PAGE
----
Thus the land was desolate after them — This is the third degree of their grievous punishment, their land laid utterly waste and desolate; according to that, "God turneth a fruitful land into barrenness, for the wickedness of them that dwell therein," Psalms 107:34 . Here a learned expositor observeth a wonderful providence, that this pleasant country, left thus destitute of inhabitants, and compassed about with warlike nations, was not invaded and replanted by foreigners for seventy years’ time; but enjoyed her sabbaths, resting from tillage and all other employments.

For they laid the pleasant land desolate — They, by their sins, rather than the Babylonians by their armies, did all this spoil, as Daniel also confesseth, Daniel 9:16 , and Nehemiah, Nehemiah 1:8 . Sin is the great mischief-maker, hell-hag, A diabolical or vile woman. ŒD trouble maker, that hurled confusion over the world at first, and brings desolation still to pleasant countries. Palestine was very pleasant, not more by the nature of the soil than by God’s special blessing; a land that he had espied out for them, flowing with milk and honey, which was the glory of all lands, Ezekiel 20:6 . This land they had laid desolate, or for an astonishment, as some render it; or for an In qua quid? as Montanus reads it, What is here? Nothing of its old pleasantness.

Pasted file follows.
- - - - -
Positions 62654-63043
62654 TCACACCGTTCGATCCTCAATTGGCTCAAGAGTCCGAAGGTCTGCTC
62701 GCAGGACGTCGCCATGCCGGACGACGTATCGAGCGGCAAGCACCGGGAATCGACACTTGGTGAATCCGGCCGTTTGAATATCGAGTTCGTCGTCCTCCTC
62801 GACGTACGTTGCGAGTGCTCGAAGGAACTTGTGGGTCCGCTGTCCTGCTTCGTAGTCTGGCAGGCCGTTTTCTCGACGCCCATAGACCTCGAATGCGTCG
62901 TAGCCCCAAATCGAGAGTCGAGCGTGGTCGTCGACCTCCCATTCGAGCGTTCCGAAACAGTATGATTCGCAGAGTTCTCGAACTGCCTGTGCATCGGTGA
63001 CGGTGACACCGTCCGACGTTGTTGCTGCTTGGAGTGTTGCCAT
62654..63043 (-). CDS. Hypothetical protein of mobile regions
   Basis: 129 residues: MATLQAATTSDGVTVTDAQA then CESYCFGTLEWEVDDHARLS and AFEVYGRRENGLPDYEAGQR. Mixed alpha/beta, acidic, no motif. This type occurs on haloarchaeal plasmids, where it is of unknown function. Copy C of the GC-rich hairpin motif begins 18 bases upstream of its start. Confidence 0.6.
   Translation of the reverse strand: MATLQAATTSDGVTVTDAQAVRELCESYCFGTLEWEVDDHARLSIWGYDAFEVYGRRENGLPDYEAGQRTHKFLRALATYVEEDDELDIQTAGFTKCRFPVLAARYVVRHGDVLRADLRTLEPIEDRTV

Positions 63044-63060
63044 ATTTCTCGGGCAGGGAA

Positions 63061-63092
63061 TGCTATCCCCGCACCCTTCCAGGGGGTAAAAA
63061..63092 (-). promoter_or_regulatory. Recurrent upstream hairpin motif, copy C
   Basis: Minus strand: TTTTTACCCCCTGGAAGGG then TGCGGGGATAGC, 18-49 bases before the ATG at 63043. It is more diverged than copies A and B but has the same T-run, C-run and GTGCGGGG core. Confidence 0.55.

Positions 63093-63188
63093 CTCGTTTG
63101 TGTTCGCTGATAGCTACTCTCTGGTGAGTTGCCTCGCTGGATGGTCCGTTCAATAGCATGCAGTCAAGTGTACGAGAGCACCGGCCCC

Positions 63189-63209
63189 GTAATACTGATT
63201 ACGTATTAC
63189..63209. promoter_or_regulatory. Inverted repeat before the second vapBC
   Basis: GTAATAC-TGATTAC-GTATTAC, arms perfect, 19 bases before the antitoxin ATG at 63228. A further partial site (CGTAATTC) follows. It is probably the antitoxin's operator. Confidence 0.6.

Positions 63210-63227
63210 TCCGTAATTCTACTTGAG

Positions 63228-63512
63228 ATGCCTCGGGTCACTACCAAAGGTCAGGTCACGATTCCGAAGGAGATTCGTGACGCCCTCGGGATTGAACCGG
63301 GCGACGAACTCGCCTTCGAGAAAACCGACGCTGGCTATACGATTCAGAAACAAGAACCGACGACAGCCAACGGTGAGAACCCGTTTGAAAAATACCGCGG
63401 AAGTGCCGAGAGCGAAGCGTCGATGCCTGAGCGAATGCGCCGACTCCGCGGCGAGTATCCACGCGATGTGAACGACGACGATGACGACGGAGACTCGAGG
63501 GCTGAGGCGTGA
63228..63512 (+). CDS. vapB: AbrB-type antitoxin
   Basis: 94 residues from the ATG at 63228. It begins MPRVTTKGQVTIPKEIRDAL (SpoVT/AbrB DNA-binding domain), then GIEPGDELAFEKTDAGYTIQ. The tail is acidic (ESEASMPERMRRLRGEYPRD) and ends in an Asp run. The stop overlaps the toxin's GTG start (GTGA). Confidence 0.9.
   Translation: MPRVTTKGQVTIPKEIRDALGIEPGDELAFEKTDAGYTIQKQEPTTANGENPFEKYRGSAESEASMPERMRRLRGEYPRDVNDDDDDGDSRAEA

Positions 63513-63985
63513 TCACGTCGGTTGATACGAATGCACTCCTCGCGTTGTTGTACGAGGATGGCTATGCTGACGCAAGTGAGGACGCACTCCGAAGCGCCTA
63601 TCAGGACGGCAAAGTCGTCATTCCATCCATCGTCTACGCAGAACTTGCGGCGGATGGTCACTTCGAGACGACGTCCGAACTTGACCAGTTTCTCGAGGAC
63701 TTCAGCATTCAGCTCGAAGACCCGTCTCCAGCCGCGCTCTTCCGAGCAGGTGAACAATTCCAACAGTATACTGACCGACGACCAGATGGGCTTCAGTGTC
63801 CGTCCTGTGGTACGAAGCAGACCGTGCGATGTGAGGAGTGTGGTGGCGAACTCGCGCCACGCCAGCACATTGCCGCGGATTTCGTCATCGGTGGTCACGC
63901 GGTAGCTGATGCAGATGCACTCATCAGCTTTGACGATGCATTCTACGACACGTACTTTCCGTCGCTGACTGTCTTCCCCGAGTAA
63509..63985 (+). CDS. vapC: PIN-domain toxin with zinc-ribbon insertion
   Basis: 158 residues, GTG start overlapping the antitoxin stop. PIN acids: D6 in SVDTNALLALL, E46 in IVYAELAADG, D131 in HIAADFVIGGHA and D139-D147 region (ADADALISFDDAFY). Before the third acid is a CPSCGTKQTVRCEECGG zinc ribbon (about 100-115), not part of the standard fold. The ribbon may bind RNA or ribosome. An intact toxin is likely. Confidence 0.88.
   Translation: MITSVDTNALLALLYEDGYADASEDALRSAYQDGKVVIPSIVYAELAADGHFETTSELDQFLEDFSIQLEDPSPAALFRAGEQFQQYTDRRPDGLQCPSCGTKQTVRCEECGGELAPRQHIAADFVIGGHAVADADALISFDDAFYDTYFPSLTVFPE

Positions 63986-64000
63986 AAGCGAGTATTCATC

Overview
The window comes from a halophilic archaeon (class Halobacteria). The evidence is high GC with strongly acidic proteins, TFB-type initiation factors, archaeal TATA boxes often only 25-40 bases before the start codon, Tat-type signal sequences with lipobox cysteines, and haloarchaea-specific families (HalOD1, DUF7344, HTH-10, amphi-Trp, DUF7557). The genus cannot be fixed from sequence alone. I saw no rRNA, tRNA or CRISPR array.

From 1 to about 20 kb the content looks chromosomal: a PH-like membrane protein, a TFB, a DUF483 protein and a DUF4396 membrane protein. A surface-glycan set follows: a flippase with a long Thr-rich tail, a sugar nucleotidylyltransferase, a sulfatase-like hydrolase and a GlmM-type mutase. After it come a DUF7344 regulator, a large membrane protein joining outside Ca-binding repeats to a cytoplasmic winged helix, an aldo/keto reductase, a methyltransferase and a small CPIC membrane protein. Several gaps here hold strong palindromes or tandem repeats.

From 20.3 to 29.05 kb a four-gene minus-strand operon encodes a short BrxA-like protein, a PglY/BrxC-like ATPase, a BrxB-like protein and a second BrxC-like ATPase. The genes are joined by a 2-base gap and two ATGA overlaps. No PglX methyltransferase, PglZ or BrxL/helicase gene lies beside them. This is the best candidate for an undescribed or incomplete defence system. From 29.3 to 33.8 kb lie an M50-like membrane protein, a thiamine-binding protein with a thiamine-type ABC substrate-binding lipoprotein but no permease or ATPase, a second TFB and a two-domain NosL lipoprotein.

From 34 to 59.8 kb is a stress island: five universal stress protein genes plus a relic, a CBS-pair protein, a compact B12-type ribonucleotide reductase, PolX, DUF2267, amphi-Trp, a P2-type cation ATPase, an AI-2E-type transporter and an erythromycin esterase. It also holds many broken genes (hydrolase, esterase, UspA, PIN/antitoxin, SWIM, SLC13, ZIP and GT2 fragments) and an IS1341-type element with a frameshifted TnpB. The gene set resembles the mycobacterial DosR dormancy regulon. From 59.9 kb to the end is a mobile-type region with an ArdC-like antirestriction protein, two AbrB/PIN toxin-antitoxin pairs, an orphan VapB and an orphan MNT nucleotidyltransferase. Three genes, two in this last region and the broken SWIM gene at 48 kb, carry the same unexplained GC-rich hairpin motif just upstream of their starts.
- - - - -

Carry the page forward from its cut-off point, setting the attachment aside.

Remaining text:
Bibliographical Information
Trapp, John. "Commentary on Zechariah 7". Trapp's Complete Commentary. https://www.studylight.org/commentaries/eng/jtc/zechariah-7.html. 1865-1868.